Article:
The subjects were collected in five batches from five hospitals (First Hospital of Dalian Medical University; Second Hospital of Dalian Medical University; Central Hospital of Dalian; Hospital of Dalian University; Third Hospital of Dalian) in the city of Dalian, China, from May 2010 to May 2012. A total of 283 subjects were included in the study (155 males, 128 females; mean age 65.7 ± 14.2 years), of whom 156 were selected in an intensive care unit and 127 were selected on the ward. The beginning of observation was at collection of the blood sample. Age on the observation date and medical record number were recorded to examine more information before follow up; date of death or survival status was recorded after one year. The data regarding death and survival were obtained from the medical records and residence queries. Subjects who were lost to follow up were recorded as censored cases.
The experiments were conducted in accordance with the Declaration of Helsinki. The blood samples taken were part of the usual care of the subjects and were not taken for research purposes alone. The Institutional Ethics Committee of Dalian Medical University approved the study and waived the need for written informed consent from the participants due to the observational nature of the study.
Blood sampling and blood analyses
Blood was drawn from the antecubital vein at 07.00 am into two vacuum tubes; one tube contained an anticoagulant and was used for blood cell counts, and the other was used for the determination of biochemical indices. Measurement of biochemical parameters, which included albumin (ALB, 40-55 g/L), aspartate aminotransferase (AST, <40 U/L) and creatinine (CRE, 45-105 μmol/L), was performed using an automatic biochemistry analyser (Hitachi7600-110). The level of high-sensitivity C-reactive protein (CRP, <8.2 mg/L) was determined by nephelometry, which involved performing a latex particle-enhanced immunoassay using a Beckman Access IMMAGE Immunochemistry System. The assay was sensitive enough to detect 0.02 mg/L of serum CRP. Measurement of blood cell counts, which included neutrophilic leukocyte (NEU, 3.5-9.5 × 109/L), lymphocyte (LYM, 1.1-3.2 × 109/L), red blood cell (RBC, 3.8-5.8 × 1012/L), platelet (PLT, 125-350 × 109/L), and haematoglobin (HB, 115-175 g/L) were determined using an automated haematology analyser (Sysmex 2100; Japan). The experimental investigations were performed in the clinical laboratory of our University Hospital, using standard commercial reagent kits.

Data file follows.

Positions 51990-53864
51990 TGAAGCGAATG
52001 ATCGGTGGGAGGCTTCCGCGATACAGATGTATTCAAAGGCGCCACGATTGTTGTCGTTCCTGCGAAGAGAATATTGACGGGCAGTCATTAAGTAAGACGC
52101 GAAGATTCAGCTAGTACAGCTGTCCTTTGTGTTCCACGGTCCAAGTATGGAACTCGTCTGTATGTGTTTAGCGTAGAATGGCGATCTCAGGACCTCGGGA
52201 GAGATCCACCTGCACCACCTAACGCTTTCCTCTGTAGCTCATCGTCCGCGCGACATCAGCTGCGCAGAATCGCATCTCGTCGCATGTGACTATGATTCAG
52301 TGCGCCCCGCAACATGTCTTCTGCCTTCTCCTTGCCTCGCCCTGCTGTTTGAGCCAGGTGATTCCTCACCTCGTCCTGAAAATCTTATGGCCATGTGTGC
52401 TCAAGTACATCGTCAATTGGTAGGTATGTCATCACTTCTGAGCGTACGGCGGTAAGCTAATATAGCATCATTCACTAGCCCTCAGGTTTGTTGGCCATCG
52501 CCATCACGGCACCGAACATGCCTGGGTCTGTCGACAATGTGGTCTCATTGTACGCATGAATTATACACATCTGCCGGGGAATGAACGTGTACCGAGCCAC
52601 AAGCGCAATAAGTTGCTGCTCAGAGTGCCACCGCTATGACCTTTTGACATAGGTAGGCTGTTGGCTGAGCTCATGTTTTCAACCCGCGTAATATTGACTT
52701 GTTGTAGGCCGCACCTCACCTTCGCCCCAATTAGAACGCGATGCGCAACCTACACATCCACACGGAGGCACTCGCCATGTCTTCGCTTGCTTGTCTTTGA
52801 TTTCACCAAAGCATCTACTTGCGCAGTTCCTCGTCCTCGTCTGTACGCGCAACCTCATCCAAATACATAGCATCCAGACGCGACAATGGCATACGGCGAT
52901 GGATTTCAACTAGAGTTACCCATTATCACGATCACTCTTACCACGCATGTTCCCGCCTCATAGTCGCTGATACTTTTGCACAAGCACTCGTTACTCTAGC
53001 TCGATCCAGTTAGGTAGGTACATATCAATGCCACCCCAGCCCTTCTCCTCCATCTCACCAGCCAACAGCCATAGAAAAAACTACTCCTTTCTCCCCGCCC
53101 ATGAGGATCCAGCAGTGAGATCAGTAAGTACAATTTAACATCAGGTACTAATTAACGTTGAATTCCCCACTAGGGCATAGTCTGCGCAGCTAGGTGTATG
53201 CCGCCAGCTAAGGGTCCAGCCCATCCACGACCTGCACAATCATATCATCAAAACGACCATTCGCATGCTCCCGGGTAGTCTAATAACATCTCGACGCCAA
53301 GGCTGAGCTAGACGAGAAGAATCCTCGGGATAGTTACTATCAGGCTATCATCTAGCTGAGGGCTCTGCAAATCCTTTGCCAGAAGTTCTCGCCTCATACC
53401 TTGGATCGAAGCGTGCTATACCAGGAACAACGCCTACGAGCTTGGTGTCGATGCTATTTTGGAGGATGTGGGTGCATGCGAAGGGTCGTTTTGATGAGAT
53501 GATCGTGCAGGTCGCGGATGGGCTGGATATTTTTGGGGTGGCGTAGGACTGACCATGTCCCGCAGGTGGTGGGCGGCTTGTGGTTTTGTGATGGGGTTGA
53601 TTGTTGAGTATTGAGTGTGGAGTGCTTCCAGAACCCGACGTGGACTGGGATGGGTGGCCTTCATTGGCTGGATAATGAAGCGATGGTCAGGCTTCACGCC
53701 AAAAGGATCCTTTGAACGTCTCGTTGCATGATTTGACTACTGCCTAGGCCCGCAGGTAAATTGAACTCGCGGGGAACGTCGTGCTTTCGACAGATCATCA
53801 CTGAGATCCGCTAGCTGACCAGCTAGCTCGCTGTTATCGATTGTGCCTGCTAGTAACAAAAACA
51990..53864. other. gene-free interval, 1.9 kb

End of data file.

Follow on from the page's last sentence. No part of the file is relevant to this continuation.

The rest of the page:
Statistical analysis and establishment of the model
The relationships of survival time with laboratory parameters were assessed by Spearman correlation. Cox regression analysis was used to assess the dead risk from laboratory parameters and was weighted by age (alpha = 0.05, two-tailed test).
The model for evaluating survival time was created using life table analysis. Prior to analysis, the abovementioned indicators were transformed into qualitative indicators based on the reference ranges; values above the upper limit were designated as positive for AST, CRE, CRP and NEU, and values below the lower limit were designated as positive for ALB, LYM, RBC, HB, PLT. The calculations were performed using SPSS software for Windows (Chicago, IL, USA).
Correlations of survival time with laboratory parameters are shown in Table 1. ALB, CRP, LYM and NEU were chosen as predictors of survival time according to correlation coefficient. The 223 subjects with anyone positive item of these 4 items were allowed to enter the prospective observational study. Cox regression analysis was used to assess the predictors, as shown in Table 2. The LYM were not significant predictors of survival time (p > 0.05).